When we finally got back a few weeks later, I did not forget about this show. And while watching Cartoon Network a new promo came on and they announced it would start next week, it was on the Monday school would start again and it would start just half an hour after school was out. It was just perfect, I couldn’t wait! Dragon Ball Z had such a huge impact on me. Not only was it (and still is, to me) the most amazing show ever to exist, it had great character development, beautifully choreographed action, hilarious jokes in the midst of battles, terrifying evil, heartbreaking drama and sacrifices. It became a part of my schooldays instantly, always something to look forward to. I even watched all the reruns in the weekend.
You’re probably wondering why I am telling you about all this. Well, I loved this show and it’s characters so much, that this is where I really started drawing seriously. I was always drawing these characters until I could just do it without an image or frame of an episode as a reference. I drew them at school as well, and when the kids from my little sisters class saw one of these drawings she had with her, they all wanted one. I started getting requests from these kids and I would draw them with thicker lines because they would copy them and colour them. It was amazing seeing others enjoying my work and being recognised for a skill I just started to really be decent at.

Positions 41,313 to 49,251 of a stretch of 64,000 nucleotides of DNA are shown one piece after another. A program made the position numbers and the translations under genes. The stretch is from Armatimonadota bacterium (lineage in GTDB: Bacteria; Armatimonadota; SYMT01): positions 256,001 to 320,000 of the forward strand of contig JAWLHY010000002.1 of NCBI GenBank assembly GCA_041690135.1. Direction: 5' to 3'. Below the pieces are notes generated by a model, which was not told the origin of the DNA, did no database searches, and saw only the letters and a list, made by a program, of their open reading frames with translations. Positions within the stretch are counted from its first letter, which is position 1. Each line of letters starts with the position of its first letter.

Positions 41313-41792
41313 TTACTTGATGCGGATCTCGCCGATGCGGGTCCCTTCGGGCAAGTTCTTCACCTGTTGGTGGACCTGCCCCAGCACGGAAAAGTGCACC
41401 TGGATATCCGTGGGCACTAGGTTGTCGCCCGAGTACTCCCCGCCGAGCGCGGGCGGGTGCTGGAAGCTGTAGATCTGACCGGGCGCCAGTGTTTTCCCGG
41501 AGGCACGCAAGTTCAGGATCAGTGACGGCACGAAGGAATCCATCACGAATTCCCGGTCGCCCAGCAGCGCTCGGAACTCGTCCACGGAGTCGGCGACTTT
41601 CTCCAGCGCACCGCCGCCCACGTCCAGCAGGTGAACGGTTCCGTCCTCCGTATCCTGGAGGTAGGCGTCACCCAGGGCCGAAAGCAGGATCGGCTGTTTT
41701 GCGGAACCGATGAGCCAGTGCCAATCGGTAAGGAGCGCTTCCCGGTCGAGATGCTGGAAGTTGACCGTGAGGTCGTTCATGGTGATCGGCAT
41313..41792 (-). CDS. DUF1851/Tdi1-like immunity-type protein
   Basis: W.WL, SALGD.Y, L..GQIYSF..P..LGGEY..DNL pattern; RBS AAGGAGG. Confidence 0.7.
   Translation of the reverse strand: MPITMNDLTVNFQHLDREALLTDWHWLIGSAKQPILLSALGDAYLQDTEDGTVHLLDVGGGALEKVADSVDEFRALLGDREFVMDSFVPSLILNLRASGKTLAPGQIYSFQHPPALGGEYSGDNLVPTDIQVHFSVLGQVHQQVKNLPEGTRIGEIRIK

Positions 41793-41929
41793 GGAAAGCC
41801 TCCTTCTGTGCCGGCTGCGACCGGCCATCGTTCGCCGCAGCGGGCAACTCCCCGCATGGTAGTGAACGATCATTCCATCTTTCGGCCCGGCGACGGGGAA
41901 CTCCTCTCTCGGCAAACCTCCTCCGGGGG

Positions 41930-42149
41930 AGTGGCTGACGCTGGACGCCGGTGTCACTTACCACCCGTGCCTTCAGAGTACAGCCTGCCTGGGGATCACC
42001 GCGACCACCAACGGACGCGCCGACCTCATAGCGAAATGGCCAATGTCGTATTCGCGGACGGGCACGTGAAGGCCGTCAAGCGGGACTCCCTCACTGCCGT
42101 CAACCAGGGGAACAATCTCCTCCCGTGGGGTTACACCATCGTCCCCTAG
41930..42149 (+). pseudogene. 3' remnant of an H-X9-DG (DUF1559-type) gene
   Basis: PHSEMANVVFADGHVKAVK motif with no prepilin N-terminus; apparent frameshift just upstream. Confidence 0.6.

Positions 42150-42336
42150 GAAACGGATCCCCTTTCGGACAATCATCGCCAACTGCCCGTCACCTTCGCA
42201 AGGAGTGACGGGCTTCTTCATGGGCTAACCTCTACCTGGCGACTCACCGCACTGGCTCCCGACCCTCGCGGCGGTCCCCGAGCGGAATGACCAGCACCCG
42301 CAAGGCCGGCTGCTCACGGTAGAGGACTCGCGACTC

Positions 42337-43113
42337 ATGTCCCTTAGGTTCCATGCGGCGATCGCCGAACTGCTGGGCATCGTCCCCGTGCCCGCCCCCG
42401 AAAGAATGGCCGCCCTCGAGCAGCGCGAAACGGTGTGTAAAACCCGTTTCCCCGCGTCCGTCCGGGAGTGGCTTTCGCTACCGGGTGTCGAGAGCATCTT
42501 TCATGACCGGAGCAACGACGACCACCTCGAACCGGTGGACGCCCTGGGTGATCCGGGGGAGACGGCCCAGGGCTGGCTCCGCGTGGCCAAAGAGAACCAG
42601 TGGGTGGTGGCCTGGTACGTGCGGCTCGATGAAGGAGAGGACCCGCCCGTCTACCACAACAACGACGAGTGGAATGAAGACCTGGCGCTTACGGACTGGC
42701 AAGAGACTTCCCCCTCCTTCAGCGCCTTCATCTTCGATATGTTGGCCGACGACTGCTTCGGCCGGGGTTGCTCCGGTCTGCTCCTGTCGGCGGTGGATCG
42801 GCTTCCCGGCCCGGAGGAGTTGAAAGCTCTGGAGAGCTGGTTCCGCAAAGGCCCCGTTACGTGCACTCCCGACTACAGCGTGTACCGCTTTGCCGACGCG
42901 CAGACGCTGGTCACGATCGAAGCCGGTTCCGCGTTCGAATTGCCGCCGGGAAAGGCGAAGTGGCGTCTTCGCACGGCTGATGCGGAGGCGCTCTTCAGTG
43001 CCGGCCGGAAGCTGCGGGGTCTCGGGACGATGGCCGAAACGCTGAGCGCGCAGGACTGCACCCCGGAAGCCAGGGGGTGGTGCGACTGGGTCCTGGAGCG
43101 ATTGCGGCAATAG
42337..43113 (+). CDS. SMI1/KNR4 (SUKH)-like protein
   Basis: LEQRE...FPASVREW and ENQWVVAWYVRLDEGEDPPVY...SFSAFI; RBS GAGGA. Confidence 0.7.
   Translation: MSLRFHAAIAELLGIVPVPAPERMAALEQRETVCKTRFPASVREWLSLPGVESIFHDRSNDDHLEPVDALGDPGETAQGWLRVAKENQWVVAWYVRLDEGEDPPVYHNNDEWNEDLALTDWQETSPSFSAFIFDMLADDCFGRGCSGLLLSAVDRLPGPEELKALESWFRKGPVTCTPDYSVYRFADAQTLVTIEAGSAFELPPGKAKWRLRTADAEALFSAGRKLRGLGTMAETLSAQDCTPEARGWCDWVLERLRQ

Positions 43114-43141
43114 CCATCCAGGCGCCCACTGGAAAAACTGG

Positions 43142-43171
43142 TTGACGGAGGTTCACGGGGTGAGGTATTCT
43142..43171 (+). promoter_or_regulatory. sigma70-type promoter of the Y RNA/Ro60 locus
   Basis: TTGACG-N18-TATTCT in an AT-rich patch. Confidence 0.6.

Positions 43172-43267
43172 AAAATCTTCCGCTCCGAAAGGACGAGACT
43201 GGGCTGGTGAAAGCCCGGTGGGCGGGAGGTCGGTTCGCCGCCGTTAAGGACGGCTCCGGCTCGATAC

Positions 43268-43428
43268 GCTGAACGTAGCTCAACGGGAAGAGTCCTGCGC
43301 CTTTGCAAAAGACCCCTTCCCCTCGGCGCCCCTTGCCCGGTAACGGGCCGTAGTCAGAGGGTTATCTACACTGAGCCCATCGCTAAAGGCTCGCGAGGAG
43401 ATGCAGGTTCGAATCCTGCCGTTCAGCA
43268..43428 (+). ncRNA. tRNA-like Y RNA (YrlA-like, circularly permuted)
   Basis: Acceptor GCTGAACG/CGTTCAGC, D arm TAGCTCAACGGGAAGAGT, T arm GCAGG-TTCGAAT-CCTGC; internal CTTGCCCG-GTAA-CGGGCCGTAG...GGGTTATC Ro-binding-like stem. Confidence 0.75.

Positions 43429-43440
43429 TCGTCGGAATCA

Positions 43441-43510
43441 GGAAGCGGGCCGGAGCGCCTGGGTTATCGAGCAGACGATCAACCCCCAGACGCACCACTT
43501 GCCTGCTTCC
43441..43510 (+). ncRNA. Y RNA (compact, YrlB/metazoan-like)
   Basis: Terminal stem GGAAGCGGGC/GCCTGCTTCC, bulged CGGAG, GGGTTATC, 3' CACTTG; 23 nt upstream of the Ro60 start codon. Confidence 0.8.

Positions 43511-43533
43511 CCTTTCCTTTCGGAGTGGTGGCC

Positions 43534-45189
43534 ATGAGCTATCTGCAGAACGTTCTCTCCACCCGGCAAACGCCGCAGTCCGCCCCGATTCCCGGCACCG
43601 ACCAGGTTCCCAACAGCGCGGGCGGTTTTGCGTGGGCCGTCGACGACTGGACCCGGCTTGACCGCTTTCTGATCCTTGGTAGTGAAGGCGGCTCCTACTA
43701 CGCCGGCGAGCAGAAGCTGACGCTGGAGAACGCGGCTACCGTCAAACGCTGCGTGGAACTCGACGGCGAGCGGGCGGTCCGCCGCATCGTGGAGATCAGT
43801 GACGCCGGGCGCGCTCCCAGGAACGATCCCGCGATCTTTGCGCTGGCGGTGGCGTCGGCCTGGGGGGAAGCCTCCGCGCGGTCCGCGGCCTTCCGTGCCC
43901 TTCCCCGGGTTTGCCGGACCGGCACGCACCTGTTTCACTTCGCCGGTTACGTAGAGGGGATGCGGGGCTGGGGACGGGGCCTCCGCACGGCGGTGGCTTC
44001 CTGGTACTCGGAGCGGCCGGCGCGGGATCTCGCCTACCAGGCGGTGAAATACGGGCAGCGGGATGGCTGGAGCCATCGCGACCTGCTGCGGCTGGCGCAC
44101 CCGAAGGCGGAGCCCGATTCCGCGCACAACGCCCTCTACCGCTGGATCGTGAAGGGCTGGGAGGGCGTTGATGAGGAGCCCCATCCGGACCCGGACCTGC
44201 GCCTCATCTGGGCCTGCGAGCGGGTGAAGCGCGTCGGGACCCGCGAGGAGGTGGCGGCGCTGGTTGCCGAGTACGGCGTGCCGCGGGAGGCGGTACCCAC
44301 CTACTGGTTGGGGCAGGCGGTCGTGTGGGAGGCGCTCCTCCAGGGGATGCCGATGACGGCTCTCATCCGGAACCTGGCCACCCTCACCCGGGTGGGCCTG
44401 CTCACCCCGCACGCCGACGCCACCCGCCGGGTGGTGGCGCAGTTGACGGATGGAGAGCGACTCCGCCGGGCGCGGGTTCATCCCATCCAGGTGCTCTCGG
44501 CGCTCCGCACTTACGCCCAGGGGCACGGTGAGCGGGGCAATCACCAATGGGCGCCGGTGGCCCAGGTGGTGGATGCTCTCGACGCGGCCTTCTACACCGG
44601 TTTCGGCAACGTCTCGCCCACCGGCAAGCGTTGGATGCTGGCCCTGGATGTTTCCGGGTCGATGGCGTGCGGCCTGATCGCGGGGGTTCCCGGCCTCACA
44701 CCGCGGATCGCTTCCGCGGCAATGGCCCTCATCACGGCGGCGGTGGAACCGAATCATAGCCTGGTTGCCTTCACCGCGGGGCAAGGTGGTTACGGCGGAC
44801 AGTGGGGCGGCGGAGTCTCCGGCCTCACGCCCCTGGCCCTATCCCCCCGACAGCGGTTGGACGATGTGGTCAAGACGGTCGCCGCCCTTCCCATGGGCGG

I was also really lucky to have internet at home at an early age, so when this was all happening I was on the internet all the time on DragonBall Z forums and websites. Soon I discovered a service called Homestead, it looked easier to work with than Geocities so I used it to make and publish my very first DragonBall Z site, it was called Relax Dragon Ball Z(very creative, I know).